JW411
21st Sep 2006, 09:28
scanscanscan:

As has already been pointed out, I made no mention of LVPs or autolands in my post as you will see if you read it properly.

I was talking about the monitored approach method which BEA taught me on the Viscount 802/806.

You might be interested to know that Belfast XR364 made its first autoland on 7th June 1966 at RAE Bedford and went on to make more than 800 autolands during the programme. The Smiths system used was identical to that of the Trident.

Planter
21st Sep 2006, 10:05
rodthesod

The Captain is designated HP because he makes the decision to land or go-around, but the First Officer is flying the aircraft for the approach (always auto-coupled on CATII or III). If there is no Land call at DH the FO executes a GA; if there is, the Capt, by calling it assumes control (SOPs) and lands. If after that point a GA becomes necessary, the Capt flies it.

Just one correction there. The Captain is designated P1, the FO is the HP on a monitored approach. The rest is indeed correct :ok:

scanscanscan
21st Sep 2006, 16:39
Thank you Fluffy and Jw411 for the interesting information on the Belfast trials and the clarification on the monitored approach minus autolands.
Did you hear this one?.... the entire smiths/trident autoland development team were offered jobs at Lockheed and went and developed the L1011 autoland system.

Coconutty
5th Oct 2006, 14:28
Looks like someone found a fresh tin of whitewash and some longer ladders - all the TNT Orange bits are painted over now. The engine intakes have been covered with sheeting - ( including the scraped one ). :hmm:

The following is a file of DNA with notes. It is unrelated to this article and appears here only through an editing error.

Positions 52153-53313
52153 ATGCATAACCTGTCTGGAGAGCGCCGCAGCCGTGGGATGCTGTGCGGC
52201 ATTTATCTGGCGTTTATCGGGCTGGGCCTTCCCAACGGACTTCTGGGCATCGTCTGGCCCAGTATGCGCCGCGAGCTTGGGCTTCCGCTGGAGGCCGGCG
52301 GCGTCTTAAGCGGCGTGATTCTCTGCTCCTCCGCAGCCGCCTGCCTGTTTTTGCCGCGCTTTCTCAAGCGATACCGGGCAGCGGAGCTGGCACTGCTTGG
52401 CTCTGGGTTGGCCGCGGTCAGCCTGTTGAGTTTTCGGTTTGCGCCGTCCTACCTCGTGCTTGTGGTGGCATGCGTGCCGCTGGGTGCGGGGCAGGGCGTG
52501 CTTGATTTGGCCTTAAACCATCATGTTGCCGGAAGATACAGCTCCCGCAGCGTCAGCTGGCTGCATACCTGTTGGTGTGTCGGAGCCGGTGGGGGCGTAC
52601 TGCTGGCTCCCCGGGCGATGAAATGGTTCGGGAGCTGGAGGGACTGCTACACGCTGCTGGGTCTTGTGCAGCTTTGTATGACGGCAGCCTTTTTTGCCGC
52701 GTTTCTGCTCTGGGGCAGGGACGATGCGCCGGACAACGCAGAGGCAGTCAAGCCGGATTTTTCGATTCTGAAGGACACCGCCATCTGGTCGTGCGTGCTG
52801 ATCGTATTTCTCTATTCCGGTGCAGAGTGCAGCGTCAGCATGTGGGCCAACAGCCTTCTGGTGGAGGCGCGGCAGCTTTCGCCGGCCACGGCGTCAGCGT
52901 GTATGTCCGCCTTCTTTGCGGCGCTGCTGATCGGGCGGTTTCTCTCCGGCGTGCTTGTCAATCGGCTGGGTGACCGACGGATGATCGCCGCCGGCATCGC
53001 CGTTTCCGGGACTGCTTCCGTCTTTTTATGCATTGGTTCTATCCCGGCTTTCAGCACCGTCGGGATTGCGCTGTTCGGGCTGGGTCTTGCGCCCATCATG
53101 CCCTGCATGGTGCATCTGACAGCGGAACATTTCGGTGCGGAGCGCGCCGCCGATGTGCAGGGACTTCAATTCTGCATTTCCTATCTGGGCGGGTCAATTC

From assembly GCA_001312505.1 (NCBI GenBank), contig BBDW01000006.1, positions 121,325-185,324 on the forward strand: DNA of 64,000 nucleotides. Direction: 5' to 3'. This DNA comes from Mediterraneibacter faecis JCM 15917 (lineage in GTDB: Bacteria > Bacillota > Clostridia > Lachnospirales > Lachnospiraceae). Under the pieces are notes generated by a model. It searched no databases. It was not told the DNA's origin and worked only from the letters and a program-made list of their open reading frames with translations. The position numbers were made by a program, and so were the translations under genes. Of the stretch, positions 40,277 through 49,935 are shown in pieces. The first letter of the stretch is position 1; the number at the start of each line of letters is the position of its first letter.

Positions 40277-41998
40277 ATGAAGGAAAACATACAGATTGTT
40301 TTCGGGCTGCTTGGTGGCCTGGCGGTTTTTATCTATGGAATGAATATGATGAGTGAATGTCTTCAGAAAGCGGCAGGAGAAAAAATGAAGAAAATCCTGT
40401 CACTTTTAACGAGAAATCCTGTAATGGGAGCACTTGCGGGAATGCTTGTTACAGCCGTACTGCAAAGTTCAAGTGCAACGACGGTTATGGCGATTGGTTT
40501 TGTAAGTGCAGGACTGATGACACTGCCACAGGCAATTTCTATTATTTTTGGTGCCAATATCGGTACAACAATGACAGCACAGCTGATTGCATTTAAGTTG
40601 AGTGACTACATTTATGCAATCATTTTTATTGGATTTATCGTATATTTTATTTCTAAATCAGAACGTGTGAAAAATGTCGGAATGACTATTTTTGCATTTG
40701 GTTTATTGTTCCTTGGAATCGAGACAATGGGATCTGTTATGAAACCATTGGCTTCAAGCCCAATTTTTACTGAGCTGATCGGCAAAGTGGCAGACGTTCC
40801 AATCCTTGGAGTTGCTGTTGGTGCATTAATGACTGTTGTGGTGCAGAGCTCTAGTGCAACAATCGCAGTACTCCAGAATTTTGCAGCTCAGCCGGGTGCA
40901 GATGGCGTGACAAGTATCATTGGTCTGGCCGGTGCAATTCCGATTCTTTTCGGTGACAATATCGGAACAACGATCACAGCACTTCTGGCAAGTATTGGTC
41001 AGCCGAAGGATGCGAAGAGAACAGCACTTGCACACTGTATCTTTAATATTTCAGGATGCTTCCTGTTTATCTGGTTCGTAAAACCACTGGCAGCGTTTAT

Meanwhile - Anyone know how much they charge these days at BHX for parking ? It's STILL propped up on the old 06 threshold :ooh:

http://i34.photobucket.com/albums/d129/coconut11/Coconutty.jpg

Coconutty
8th Dec 2006, 08:19
..... and it is STILL abandoned on the end of the old, short, disused Runway ( 06/24) at Birmingham -

One of the latest rumours is that they might chop what's left of the wings off and let the Airport Fire Service have it for practice !

http://i34.photobucket.com/albums/d129/coconut11/Coconutty.jpg

Mercenary Pilot
8th Dec 2006, 12:20
Link to video of the landing...Ive seen better. (http://www.pprune.org/forums/showthread.php?t=255382) ;)

volrider
8th Dec 2006, 15:08
unless you have seen the SVHS version I doubt it:)

groundhogbhx
8th Dec 2006, 16:07
Remember it well, watched it happen and so began another :mad: day:(

IMHO
8th Dec 2006, 16:09
Can't believe it's still there!:ugh:
next week will be the 6 month anniversary -
Bout sums up the ambitions of BIA!!

In my Honest opinion

Fried_Chicken
8th Dec 2006, 21:21
The aircraft has been declared a write off & should be broken up soon, well, as soon as all the correct procedures & documentation are completed

Fried Chicken

Smokie
20th Dec 2006, 10:43
I'm not sure if this has already been shown.

http://www.alexisparkinn.com/airliners_videos.htm

Click on 737 Crash Landing.

fox niner
20th Dec 2006, 10:47
How is the investigation progressing? Any news on the fate of the two blokes up front?

Coconutty
19th Jan 2007, 05:56